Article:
At this juncture, it is expected that the effect of the dismissal of CA-G.R. CV No. 100227 is to foreclose both proceedings on the appeal filed by petitioners on the motion for execution case and the petition for review filed by the Solicitor General as both cases have similar docket numbers.
However, based on the foregoing factual circumstances, the termination of the case should extend only to the appeal filed by the petitioners insofar as the denial of the motion for execution is concerned.
Hence, to avoid confusion and to put an order to the proceedings in the court a quo, it is necessary to proceed with the petition for review filed by the Solicitor General. However, in doing so, the Entry of Judgment dated July 16, 2015, must first be recalled insofar as the dismissal of petitioners' appeal is concerned, which was withdrawn through a motion45 dated June 29, 2015.
The ineffable delay suffered by the parties in this case is indeed deplorable. The instant case reached the Court twice, only to be boomeranged. While the Court understands the sentiments of the parties, trapped within the judicial niceties, there is nothing left to do but to apply the rule of law. The Court therefore, strongly calls for expediency on the resolution of the case which has been pending for over 50 years.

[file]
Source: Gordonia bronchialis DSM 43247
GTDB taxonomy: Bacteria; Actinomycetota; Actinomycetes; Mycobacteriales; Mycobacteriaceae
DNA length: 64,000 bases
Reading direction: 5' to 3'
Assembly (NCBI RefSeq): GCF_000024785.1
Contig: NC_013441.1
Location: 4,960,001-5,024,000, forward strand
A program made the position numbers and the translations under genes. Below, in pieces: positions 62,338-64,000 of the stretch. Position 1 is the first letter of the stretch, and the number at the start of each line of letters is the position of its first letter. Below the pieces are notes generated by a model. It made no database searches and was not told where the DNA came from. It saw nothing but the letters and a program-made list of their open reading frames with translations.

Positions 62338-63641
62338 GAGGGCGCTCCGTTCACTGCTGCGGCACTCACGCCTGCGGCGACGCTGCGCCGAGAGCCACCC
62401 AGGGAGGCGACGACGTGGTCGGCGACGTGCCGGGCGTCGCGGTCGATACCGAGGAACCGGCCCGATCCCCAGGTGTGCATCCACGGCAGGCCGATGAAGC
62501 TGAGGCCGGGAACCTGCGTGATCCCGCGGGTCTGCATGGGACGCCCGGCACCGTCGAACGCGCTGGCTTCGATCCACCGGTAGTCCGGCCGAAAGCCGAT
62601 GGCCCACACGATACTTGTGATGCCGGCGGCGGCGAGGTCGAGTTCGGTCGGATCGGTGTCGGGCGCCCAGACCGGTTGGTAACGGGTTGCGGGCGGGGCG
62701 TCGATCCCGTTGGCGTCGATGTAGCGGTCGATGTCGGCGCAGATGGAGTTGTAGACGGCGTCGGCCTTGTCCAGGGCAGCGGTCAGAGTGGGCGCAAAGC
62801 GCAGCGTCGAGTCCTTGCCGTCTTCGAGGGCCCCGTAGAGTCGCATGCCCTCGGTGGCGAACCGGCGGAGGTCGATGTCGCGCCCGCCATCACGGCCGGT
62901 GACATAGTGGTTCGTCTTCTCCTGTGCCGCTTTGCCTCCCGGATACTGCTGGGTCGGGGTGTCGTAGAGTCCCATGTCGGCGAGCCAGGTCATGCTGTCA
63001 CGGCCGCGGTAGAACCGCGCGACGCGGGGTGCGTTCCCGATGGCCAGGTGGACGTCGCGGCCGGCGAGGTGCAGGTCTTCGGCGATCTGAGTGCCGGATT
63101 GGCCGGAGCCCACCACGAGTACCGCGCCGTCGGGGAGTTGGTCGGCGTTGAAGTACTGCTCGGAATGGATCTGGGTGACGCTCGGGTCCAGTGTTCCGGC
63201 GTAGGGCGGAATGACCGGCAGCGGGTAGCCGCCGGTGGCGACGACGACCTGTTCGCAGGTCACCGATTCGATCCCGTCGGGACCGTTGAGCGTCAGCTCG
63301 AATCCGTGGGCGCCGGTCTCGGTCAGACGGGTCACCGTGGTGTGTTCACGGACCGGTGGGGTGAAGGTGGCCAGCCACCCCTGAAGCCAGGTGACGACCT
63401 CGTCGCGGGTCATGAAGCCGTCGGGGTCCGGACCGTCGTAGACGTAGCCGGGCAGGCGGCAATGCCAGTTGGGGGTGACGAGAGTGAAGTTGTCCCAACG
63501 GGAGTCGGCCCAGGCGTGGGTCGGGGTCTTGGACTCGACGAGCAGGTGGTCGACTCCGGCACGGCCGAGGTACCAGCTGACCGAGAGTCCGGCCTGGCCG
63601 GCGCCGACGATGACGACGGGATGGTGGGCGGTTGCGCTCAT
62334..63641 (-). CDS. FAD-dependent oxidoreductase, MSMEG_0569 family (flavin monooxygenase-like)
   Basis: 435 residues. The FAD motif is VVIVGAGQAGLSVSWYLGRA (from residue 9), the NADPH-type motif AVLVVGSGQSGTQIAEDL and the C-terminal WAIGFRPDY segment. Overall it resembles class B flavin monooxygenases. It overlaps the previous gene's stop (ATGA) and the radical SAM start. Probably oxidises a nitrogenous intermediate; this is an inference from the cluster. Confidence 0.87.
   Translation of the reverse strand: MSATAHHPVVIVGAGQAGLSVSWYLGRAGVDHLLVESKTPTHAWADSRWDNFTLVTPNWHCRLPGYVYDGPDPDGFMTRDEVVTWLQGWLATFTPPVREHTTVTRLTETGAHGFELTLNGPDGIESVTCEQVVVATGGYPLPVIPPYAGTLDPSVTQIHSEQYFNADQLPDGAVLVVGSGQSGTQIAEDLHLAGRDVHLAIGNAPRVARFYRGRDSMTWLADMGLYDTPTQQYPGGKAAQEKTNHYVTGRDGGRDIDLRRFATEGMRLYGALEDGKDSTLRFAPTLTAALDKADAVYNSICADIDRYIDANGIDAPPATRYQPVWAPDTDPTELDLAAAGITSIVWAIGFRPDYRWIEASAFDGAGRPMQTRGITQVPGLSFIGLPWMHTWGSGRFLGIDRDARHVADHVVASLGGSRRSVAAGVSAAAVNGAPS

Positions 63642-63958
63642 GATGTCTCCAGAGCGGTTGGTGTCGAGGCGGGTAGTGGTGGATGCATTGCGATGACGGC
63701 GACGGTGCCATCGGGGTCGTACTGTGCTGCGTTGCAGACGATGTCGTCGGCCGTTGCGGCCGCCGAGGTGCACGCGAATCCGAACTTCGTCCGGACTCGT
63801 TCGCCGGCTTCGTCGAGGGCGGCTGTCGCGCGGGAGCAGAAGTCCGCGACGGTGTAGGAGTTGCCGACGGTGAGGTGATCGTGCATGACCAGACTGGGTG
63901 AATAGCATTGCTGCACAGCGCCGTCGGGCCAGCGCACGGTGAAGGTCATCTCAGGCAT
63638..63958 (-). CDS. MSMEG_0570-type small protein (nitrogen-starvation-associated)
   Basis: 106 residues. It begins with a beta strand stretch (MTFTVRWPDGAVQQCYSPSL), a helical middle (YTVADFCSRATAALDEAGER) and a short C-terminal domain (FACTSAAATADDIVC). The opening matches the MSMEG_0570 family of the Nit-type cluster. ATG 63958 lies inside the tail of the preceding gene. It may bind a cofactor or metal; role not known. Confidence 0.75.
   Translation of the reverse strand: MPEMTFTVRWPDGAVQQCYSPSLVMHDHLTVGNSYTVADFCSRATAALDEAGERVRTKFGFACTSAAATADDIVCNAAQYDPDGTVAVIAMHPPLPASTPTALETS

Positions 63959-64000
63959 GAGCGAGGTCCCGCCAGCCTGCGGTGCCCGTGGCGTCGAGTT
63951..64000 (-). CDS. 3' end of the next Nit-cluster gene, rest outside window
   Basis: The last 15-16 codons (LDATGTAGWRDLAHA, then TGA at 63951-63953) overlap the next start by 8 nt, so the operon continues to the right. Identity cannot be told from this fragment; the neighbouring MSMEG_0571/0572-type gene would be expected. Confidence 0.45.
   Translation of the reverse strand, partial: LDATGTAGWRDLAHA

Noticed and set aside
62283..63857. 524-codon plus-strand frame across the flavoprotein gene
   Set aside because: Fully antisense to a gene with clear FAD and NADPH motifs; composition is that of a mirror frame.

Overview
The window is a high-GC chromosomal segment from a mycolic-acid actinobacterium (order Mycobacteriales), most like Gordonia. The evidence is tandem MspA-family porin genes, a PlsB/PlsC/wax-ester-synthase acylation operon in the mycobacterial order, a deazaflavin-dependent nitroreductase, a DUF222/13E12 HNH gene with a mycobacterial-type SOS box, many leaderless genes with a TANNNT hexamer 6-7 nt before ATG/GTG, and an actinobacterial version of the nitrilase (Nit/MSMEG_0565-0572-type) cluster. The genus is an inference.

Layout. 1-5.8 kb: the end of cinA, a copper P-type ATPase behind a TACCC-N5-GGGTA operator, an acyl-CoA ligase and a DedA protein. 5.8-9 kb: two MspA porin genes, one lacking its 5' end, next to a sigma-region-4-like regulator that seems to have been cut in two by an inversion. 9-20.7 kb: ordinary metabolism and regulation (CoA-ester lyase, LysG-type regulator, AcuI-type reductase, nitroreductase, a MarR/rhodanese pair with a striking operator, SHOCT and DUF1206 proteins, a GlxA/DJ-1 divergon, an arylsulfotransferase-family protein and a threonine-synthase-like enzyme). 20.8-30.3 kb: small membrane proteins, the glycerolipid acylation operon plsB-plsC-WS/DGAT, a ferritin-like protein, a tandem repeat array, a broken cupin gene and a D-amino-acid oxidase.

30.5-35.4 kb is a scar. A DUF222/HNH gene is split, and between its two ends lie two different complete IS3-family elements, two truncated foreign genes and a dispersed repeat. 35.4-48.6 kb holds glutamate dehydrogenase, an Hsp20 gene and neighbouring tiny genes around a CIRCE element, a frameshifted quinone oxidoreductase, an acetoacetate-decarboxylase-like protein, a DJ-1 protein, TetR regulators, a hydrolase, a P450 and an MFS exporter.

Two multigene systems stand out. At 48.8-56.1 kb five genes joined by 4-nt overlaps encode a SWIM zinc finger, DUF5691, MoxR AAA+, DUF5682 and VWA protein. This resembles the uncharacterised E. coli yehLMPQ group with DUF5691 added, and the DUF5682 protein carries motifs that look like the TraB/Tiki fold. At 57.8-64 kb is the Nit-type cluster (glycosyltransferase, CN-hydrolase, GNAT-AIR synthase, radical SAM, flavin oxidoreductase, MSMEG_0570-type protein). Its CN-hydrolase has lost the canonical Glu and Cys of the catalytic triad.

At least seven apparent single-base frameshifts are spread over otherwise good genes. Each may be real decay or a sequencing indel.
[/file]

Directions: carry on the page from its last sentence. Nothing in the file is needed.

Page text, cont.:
WHEREFORE, premises considered, the petition is hereby DENIED. Accordingly, the Decision dated October 22, 2015 and Resolution dated March 18, 2016 of the Regional Trial Court of Lucena City, Branch 53 are AFFIRMED.
The Entry of Judgment dated July 16, 2015 is RECALLED only insofar as the appeal filed by the petitioners is concerned. The petition for review filed by the Office of the Solicitor General is hereby REINSTATED. The Court of Appeals is DIRECTED to proceed to dispose the case with deliberate dispatch.
Peralta, C.J, Caguioa, J., (Chairperson), Lazaro-Javier, and Lopez, JJ., concur.
1 Rollo, pp. 14-37.
2 Penned by Presiding Judge Dennis Galahad C. Orendain ; id. a t 39-42.
3 Id. at 43-44.
4 G.R. No. L-41968, February 15, 1995; id at 67-80.
5 Id. at 67.
7 Id. at 68.
8 Penned by Judge Delia P. Medina; id at 45-66.
9 Id. at 65-66.
10 Id. at 68.
13 Id. at 69.
16 Id. at 69-70.
17 Id. at 71.
20 Id. at 72.
22 Id. at 73.
25 Id. at 75-78.
26 Id. at 79.
27 Id. at 137.
28 Id. at 146.
29 Id. at 146-148.
30 Id. at 147.
31 Id. at 148.
32 Id. at 149-155.
33 Id. at 156-157.
34 Id. at 40.
35 Id. at 158-159.
36 Id. at 41.
37 Id. at 88-93.
38 Id. at 94.
40 Id. at 95.
41 Supra note 2.
42 supra note 3.
43 Barrio Fiesta Restaurant v. Beronia, 789 Phil. 520, 539 (2016).
44 Rollo, p. 95.
45 Supra note 37.